I hold my hands up. It’s been a while since I last posted about the Figurine Collection.
It’s been a busy few months and my mind’s been on other things (wedding plans and kooky political situations), but I’m getting it together. Thing is, rather embarrassingly, it’s like Eaglemoss has called me out and sent me my next shipment of figurines a bit early I think. So bumper crop today of seven figurines from issues 72 – 77, plus a special to talk about.
Before I start, however, I want mention that I was lucky enough to meet Neil Corry, who edits the Doctor Who Figurine Collection, and whose pics I’ve been known to purloin from his twitter account. While did my best to extricate some news from him, he kept his cards quite close to his chest, but confirming that the line was doing well, which is evidenced by the extension of the line to over 100 releases.
One thing I will say is there is no doubt how much Neil Corry cares about the line, asking me questions on how satisfied I was with particular releases and getting the details right. Lovely chap!
So, did you hear the one about the cyberman with wooden arms and wooden legs, wooden heart and wooden brain? It wooden go!
From Matt Smith’s final outing as the Doctor, The Time of the Doctor, the Wooden Cyberman is one for the cyberman completist really. That said, the details of the wood grain stand out on this unusual take on the cyber-race.
I might have emitted a slight squeal of glee when the Quark from The Dominators was delivered. Any 60s monsters are a win for me, and the Quark is one of the daftest, yet somehow pleasing, of the classic ‘monsters’. Hailed as the new rivals to the daleks and the cybermen (that was NEVER going to happen), these little boxes of chirruping firepower are completely evocative of the Troughton era. More please!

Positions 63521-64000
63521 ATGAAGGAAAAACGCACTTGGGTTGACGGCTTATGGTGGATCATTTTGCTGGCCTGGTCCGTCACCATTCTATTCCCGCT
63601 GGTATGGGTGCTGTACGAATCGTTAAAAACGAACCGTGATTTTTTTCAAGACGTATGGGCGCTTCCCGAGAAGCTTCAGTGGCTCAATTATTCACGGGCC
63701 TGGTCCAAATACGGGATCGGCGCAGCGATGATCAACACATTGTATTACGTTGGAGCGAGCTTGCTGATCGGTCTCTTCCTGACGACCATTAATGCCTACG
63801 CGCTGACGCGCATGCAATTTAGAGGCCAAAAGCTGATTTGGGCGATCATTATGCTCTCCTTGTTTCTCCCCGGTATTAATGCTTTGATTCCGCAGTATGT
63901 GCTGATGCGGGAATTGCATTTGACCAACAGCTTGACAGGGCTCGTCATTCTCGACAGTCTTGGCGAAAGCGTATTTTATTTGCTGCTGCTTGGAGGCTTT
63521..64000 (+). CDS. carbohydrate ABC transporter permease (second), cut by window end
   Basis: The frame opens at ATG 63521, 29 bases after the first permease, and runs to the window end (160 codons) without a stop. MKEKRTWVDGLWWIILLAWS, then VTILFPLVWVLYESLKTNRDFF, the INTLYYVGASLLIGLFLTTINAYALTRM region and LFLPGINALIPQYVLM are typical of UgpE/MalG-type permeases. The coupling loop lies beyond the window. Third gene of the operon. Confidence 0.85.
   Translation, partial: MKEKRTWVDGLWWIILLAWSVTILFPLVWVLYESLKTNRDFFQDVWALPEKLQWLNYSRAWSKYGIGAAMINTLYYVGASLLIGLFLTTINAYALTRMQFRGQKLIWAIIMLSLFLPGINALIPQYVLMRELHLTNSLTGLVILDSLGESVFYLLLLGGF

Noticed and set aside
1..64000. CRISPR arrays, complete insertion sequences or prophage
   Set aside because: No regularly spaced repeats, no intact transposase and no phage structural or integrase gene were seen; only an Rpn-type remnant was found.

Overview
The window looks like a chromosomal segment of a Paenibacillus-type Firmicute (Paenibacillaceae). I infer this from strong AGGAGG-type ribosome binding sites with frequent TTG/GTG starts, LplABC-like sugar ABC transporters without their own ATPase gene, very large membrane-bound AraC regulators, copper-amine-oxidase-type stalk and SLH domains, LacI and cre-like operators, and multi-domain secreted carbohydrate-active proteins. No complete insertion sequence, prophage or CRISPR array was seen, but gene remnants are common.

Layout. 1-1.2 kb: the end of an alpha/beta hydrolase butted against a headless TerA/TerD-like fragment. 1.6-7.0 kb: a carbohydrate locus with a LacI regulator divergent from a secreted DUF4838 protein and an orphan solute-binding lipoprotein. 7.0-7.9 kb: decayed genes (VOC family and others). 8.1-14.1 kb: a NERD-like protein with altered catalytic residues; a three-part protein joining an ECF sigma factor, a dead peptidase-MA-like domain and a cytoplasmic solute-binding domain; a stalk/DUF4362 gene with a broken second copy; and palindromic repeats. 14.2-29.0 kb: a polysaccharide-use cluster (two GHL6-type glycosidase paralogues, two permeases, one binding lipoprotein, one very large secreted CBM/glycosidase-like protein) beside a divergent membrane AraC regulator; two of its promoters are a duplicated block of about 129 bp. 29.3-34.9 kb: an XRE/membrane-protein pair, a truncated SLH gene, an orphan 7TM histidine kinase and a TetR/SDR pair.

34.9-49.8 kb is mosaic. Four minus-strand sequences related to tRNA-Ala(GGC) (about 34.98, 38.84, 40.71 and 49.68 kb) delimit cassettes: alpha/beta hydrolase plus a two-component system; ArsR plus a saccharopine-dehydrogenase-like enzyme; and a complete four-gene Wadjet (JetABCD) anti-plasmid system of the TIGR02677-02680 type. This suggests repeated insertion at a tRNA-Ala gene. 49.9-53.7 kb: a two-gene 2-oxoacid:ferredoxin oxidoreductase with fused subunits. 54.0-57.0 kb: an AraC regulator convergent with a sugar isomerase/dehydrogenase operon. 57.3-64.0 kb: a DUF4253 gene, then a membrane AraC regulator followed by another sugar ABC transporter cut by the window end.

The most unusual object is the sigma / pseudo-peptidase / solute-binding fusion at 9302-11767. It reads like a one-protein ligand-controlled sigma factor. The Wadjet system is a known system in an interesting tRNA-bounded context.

Just as short, but far more sinister, comes the Empty Child from the story of the same name. The outfit is quite plain, but the detail of the gas mask really has be brought out perfectly. This was one of the first stories since the show’s return to make a huge impact that resonated in playgrounds and offices through the country: “Are you my mummy?” “Shut up, Derek, it’s not funny.”
The Gellguard (or as I always knew it ‘Gel Guard’) from The Three Doctors is a nicely chunky figure that has quite an impact in the display. It almost falls within special release category. All the lumpy, blobby bits are picked out in that inimitable seventies way.
The special release comes in the form the Mire from The Girl Who Died from Series 9. These lumbering battle suits were quite impressive on screen and the sculpt captures a lot of that bulk and weight. You can’t go wrong with armoured battle suits and heavy weathering and it works really well. I did have to straighten up the antennae a bit, but that’s all.
At last, we have all the Doctors with the release of the Second Doctor, Patrick Troughton. I really like the slightly nervous pose, with an expression that looks as though he’s about to speak out against some terrible injustice. As the figure is apparently inspired by his final story, The War Games, it’s pretty much on point.
Finally, we have the Flamethrower Dalek from the Harnell epic The Daleks’ Masterplan. Silver and blue daleks always work for me, and this one has a really tidy paint job on it. It’s a bit disappointing the flamethrower isn’t throwing any flames, but I understand there were some issues surrounding this – sorry I can’t remember exactly what it was. If the line is going to go down the ‘daleks with different arms and attachments’ that’s a lot of daleks